February 12, 2013
According to our research on social media law, 81% of UK businesses have a social media policy in place. In my experience though, it isn’t enough to just have a policy. You need to lift the details off the page and make them part of the company ethos and culture.
Social media is accessible to everyone – all your employees, customers and suppliers. That means you need to think about how you disseminate your guidelines. How to tell staff out on the road or in-store, as well as staff who manage company profiles every day.
Social is so pervasive, accessible and connected that you need to do more than just issue the policy. A full internal communications programme is essential. At our recent social media law event, presentations by solicitors suggested it was essential to prove that a policy was communicated to staff. It will protect your company should you find yourself in an employment tribunal where social is at the core of the argument.
But even then there are some quirks to social media that mean it is not enough to just communicate the policy – you need to go one step further. Here are my top three pieces of advice:
1. Don’t stop at a training course
Training courses in social media lay the foundations. Better still; tailor the course to your policy and you can embed best practice at the start. But training is not enough for two reasons:
- Social media keeps changing. Not just the technology, but customer behaviour changes. Sometimes very quickly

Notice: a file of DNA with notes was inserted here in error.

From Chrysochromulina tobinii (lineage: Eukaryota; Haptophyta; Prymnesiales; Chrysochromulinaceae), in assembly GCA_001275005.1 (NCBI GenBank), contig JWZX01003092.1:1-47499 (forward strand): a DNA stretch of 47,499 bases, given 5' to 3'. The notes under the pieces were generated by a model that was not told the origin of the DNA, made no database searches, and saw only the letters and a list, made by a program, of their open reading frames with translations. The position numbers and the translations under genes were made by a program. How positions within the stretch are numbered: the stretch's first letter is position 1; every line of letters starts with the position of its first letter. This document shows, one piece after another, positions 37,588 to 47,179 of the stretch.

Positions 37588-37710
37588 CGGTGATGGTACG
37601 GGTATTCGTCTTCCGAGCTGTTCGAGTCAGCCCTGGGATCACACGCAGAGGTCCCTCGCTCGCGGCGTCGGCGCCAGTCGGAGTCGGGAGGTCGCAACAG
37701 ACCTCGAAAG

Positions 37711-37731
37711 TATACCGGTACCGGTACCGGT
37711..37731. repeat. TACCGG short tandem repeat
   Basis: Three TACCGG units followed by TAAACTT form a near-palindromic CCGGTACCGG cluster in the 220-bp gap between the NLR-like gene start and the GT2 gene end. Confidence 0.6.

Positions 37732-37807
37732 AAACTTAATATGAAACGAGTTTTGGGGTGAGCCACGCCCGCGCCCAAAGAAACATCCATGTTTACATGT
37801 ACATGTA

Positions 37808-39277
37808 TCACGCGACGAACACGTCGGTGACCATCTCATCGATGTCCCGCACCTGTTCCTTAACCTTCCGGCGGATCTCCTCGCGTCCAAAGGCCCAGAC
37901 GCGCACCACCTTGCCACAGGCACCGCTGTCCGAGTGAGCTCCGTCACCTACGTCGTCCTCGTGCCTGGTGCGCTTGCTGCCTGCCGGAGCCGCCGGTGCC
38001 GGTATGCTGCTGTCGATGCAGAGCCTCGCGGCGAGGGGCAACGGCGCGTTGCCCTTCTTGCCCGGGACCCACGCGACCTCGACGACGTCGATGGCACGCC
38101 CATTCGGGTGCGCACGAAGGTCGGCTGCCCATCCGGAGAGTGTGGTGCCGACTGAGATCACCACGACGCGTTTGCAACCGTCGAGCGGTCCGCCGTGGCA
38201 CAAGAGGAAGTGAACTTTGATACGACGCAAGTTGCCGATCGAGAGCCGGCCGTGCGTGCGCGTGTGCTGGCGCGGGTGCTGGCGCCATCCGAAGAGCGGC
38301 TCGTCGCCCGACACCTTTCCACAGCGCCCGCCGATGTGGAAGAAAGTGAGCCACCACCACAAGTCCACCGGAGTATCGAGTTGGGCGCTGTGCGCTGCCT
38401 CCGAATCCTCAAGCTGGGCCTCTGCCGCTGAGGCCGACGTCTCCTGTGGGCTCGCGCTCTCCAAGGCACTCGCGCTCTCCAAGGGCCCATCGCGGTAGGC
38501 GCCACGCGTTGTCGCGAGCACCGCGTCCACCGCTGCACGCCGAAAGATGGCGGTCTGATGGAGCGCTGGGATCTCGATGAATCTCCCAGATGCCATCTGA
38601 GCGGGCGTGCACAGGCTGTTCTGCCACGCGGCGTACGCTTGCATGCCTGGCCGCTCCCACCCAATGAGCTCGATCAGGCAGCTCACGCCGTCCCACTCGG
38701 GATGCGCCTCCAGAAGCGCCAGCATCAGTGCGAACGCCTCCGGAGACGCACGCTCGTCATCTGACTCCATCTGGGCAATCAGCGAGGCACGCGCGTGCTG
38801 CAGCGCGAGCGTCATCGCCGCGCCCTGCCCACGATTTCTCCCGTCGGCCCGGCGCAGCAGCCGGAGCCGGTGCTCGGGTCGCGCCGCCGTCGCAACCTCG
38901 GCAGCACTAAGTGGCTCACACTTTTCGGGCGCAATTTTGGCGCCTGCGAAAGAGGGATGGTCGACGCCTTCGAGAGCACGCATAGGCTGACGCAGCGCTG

- Those active in social media, whether for work or for personal use, can get caught in the moment and slip into bad habits or bend guidelines
In reality this means regular communications, meetings and mentoring. The best way to manage this is to create a cross functional working group of senior people. Issues and changes can be discussed as well as programmes and communications refreshed. Better still, feedback and revisions to the policy will keep it fresh and relevant.
Nothing brings a policy to life better than playing out possible scenarios. Allow teams to ask the question ‘what if?’ and problem solve as a group. This allows you to create simulations of likely issues or play out potential social media crises. What is interesting about this kind of dress rehearsal is that it also helps refine your policy, as well as fix the guidelines in the heads of participants.
2. Integrate into personal development plans
Social media requires you to take personal responsibility. Because of the real-time nature of social, those networking daily for the company often have to act quickly and make decisions autonomously. And whilst you can protect the business with employment contracts, no one wants to wait until the incident has happened to then try and rectify the situation.
Again it is important to make your guidelines part of the everyday. The best way to do this is to make them part of professional development plans and appraisals. Bring them up in team meetings and make individuals responsible for elements of your policy.
3. Think beyond your employees
Talking with senior people at a brand recently, we uncovered that one of the biggest vulnerabilities to organisations was the conversations being had by suppliers and partner organisations. It seems that not all those connected with the business had a policy in place, and not all made it clear what they could and could not make public. Given that our research shows that 76% of companies fear the discloser of confidential information on social networking sites, then this is one gap that needs plugging.
So my last piece of advice is that you also need to think about how you need to extend your policy beyond your organisation.
I presented some of these thoughts at our recent social media law event. I have shared the deck below as the slides summarise some further thoughts on lifting your social media policy off the page.